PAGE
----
Danny Woodhead: Undrafted free agent signed by Jets.  Doesn’t make the team, picked up by Patriots and becomes one of the best pass catching running backs in the league.

Chris Hogan: Cut by 49ers, Bills, and Dolphins (teams with no recent success).  Now a starting receiver for the Super Bowl champion Patriots.

Greg Olsen: Solid starting Tight End with Bears.  Three time pro bowler with Panthers.

Willie Snead: Undrafted free agent signed by Browns.  Now starting for New Orleans Saints, just under 1,000 yards past two seasons.

A crappy team looking for a quarterback would be far better served to trade for Jimmy Garoppolo than try to develop a rookie.  Garoppolo comes from a winning organization and has developed under possibly the best coach/quarterback duo of all time in Bill Belichick and Tom Brady.  You’d have to try really hard to screw him up.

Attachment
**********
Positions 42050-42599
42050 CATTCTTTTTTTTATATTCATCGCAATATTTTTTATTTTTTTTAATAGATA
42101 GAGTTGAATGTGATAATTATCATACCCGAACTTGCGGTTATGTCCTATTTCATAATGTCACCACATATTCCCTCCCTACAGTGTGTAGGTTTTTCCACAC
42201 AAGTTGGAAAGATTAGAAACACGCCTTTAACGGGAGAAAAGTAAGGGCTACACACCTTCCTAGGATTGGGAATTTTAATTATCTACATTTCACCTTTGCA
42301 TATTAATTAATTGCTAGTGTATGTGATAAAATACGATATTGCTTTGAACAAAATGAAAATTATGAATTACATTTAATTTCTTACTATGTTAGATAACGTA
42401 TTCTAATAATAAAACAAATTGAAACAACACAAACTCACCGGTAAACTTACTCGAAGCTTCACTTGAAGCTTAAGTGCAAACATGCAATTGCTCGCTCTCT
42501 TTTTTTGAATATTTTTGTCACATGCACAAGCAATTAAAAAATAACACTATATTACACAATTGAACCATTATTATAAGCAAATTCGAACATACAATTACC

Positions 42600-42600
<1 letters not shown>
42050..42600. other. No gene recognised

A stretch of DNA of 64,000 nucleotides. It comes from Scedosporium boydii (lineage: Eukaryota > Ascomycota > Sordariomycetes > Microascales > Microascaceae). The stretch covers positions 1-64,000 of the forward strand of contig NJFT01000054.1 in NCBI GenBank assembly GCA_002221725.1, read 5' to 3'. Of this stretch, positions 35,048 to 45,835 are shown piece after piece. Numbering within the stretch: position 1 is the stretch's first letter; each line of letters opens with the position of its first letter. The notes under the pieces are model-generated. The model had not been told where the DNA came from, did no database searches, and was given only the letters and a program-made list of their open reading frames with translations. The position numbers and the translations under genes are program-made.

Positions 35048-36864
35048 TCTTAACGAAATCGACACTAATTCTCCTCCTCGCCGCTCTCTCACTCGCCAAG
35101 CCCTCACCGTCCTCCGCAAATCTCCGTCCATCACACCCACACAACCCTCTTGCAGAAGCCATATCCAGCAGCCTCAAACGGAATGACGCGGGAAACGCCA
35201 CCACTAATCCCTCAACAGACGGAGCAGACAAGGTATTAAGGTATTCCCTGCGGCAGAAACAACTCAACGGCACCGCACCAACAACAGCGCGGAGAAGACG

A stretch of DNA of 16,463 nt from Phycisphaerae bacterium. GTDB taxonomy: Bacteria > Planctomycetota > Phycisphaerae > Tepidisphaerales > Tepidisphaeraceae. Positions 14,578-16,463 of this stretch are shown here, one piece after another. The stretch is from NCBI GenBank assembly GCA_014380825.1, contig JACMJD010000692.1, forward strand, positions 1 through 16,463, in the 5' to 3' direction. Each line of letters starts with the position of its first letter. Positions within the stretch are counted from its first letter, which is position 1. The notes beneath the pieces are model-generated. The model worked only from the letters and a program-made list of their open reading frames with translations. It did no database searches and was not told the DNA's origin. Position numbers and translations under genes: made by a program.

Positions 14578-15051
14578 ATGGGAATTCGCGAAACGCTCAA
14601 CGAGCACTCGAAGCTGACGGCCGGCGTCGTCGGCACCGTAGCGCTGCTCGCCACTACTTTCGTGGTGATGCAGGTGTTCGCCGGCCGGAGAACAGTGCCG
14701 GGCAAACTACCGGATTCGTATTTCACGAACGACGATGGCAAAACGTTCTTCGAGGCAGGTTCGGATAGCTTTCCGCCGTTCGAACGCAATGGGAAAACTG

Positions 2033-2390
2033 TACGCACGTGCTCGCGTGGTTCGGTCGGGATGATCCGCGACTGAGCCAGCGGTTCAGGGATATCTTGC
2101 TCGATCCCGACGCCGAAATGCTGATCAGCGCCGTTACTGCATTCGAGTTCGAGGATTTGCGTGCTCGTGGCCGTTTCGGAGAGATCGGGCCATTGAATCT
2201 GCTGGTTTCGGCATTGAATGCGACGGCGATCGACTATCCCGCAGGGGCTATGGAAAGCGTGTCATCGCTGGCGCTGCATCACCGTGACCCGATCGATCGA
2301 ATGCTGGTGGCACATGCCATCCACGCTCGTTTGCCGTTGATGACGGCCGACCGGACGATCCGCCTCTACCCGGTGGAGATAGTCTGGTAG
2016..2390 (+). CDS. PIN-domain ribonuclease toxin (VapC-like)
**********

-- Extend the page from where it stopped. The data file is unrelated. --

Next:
For years I thought the Jets scouting department was awful.  How could they miss on quarterbacks time after time?  Geno Smith, Mark Sanchez, Greg McElroy, Matt Simms, Kellen Clemens, Tim Tebow, Bryce Petty.  You would think ONE of these guys would pan out right?  Then it finally dawned on me.  This has nothing to do with scouting.  All of these guys have the talent to succeed, but the culture within the Jets organization does not facilitate growth.  There may be outlier seasons here and there where they make the playoffs.  But overall the organization is so inept that even the great Brett Favre couldn’t save them.  If you think Deshaun Watson or Mike Glennon is the answer, I’ve got bad news.  Change needs to happen at the top first.

The same idea applies to business.  Ever been in a job with a shitty boss, no opportunity for growth, and miserable co-workers?  At some point you realize you’re not developing and either quit or stop trying.  On the contrary, a great work environment miraculously makes employees try harder (I get it, this is rare. Hence why I work for myself).  You have to be able to recognize this, especially if you are in my age range.  Once you ‘have to’ work somewhere because of a mortgage, wife, and kids it becomes problematic.  At that point you’re stuck unless you’re willing to take the financial risk of possibly being unemployed.